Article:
Everyone has heard about the FDA advisory hearing for the Absorb scaffold by Abbott Vascular, but to recap, one of the issues that came up in connection with the trial data for the Absorb was the association between coronary artery vessel size and adverse events such as thrombosis. There was some question of whether intravascular ultrasound (IVUS) would be useful in cutting down on such events, maybe not a bad idea in principal given that the Absorb’s struts are much thicker than those found in conventional device struts.
But that was just the beginning of the IVUS conversation. Several days later, I got involved in a Twitter conversation about all this with a couple of writers who know the cardiology space a lot better than I do, and I thought it might be interesting to bring this conversation to light here at MDD Perspectives.
No FDA mandate
One of the members of the advisory panel for the Absorb had remarked that IVUS or OCT (I’m not sure which offhand, but I think he had said IVUS) is not routinely used for placement of coronary artery stents, but there was some disagreement in the Twitter discussion as to whether the evidence behind such uses of IVUS is particularly robust.
It struck me that there was some question in this Twitter discussion of whether FDA can mandate IVUS during placement of the Absorb, but that seems like a practice-of-medicine debate. If that’s the case, I don’t think the agency can pull that off quite yet.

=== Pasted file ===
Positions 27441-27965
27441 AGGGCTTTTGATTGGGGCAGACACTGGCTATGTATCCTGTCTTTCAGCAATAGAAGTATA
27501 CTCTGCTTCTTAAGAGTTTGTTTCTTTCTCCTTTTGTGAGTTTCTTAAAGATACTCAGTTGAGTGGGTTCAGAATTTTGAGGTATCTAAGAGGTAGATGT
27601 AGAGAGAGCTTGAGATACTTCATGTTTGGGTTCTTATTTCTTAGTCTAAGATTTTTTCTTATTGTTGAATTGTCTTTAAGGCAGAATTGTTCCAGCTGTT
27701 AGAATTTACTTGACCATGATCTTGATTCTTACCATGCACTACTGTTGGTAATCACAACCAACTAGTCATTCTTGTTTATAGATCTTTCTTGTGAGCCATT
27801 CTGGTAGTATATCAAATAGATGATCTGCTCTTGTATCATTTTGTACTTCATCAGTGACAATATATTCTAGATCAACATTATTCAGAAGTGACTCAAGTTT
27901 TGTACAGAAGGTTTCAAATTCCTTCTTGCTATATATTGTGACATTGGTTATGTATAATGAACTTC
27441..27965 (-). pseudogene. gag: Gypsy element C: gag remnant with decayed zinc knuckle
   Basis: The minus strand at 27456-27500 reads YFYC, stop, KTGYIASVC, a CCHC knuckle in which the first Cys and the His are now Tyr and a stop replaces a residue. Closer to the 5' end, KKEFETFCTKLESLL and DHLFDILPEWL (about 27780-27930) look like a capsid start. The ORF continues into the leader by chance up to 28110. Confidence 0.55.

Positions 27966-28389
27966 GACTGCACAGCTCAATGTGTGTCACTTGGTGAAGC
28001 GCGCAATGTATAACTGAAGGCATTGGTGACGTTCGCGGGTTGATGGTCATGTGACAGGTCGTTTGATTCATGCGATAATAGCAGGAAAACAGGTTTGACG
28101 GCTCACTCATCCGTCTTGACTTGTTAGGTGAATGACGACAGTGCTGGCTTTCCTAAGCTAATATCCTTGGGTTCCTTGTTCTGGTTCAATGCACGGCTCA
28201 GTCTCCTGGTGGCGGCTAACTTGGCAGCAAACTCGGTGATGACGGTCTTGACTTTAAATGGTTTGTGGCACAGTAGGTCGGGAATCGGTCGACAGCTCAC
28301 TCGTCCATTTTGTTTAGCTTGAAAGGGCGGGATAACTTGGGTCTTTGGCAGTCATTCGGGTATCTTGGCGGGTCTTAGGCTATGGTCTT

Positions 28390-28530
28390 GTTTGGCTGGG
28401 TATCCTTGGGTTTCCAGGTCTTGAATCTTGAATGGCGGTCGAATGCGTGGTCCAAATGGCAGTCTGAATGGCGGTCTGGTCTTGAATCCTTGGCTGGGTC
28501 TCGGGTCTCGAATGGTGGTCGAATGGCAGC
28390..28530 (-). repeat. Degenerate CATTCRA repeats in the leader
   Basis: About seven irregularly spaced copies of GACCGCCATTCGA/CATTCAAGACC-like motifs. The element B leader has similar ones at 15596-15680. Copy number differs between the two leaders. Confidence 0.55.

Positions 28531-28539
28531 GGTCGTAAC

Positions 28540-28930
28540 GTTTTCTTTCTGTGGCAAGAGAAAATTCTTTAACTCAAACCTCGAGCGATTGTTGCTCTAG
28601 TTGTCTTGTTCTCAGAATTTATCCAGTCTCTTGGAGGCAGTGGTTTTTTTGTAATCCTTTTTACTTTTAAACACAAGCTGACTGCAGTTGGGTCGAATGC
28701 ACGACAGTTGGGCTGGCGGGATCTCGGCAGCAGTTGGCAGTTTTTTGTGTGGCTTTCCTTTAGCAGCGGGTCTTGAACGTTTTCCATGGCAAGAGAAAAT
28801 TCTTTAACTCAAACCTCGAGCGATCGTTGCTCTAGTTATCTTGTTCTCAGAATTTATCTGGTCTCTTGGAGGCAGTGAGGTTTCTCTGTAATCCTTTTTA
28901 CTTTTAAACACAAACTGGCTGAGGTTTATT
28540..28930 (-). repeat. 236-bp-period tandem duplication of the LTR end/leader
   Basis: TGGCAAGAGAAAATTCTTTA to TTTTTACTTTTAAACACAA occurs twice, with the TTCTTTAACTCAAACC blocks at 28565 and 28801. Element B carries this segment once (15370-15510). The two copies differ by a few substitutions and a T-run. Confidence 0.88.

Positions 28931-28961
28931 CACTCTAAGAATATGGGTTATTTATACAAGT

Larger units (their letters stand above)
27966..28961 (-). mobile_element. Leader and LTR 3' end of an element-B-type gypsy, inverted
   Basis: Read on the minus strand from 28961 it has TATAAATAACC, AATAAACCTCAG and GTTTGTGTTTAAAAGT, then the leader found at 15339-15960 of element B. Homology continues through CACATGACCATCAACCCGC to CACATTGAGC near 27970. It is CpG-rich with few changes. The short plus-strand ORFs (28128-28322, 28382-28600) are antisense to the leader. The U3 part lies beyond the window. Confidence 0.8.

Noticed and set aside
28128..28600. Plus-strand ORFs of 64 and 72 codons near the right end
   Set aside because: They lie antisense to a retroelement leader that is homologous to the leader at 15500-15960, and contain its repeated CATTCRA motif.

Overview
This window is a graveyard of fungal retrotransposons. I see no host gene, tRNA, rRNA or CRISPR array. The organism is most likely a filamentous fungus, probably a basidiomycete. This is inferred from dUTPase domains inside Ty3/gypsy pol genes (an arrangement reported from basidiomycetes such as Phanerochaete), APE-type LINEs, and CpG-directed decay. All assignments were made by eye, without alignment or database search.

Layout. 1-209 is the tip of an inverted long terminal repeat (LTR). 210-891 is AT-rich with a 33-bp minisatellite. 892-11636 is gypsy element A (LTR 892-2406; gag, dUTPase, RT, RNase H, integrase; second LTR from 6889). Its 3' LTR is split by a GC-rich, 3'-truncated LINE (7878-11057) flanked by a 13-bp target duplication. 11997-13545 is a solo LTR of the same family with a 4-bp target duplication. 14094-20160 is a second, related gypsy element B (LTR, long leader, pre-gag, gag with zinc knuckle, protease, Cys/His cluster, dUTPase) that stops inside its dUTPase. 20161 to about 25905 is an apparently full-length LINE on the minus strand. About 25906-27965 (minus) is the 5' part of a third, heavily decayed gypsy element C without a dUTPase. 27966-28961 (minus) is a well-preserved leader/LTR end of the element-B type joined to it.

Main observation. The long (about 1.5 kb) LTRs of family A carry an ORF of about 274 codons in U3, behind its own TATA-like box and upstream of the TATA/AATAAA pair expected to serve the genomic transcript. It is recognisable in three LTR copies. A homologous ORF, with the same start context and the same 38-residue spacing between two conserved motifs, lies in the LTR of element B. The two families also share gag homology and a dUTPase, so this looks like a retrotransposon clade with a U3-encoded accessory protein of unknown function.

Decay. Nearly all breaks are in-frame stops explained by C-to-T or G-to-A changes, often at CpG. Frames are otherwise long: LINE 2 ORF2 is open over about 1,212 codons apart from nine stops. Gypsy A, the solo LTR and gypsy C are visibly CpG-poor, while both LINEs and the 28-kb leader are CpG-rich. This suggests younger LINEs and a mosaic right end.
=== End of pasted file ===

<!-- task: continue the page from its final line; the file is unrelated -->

Beyond that, I’m not sure payers would cover such imaging procedures in the absence of some compelling data. One item in the literature in support of IVUS showed up last year in JAMA, but payers are going to want more than one study about stents going into vessels with lesions at least 28 millimeters long. Plus the study was conducted in Korea.
I’m not saying this is all the data that are available for this conversation, but if this is all there is, I’d point out that FDA probably wouldn’t take it at face value because it’s an OUS study. And I see no reason payers would react differently. It’ll be interesting to see whether this issue gets any bandwidth at the April 1-4 American College of Cardiology gabfest, too.
What are Abbott’s imperatives
On the other hand, one might think Abbott will try to discourage docs from dropping this device in patients whose vessels are in that danger zone for thrombosis. Assuming that’s the case, this would seem to take some of the wind out of the IVUS discussion (it also strikes the casual observer that the last thing this company’s investors want is another “DES trauma,” as some at FDA described the late-stent thrombosis episode).
There are among a number of scribes who know cardiology a lot better than I do, so I can’t take sides in the utility-of-IVUS debate without having to answer uncomfortable questions about why I think A and not B. All the same, I’m thinking that for at least the next year or two, the Absorb will go into those wider vessels without the benefits of IVUS, whatever they may be.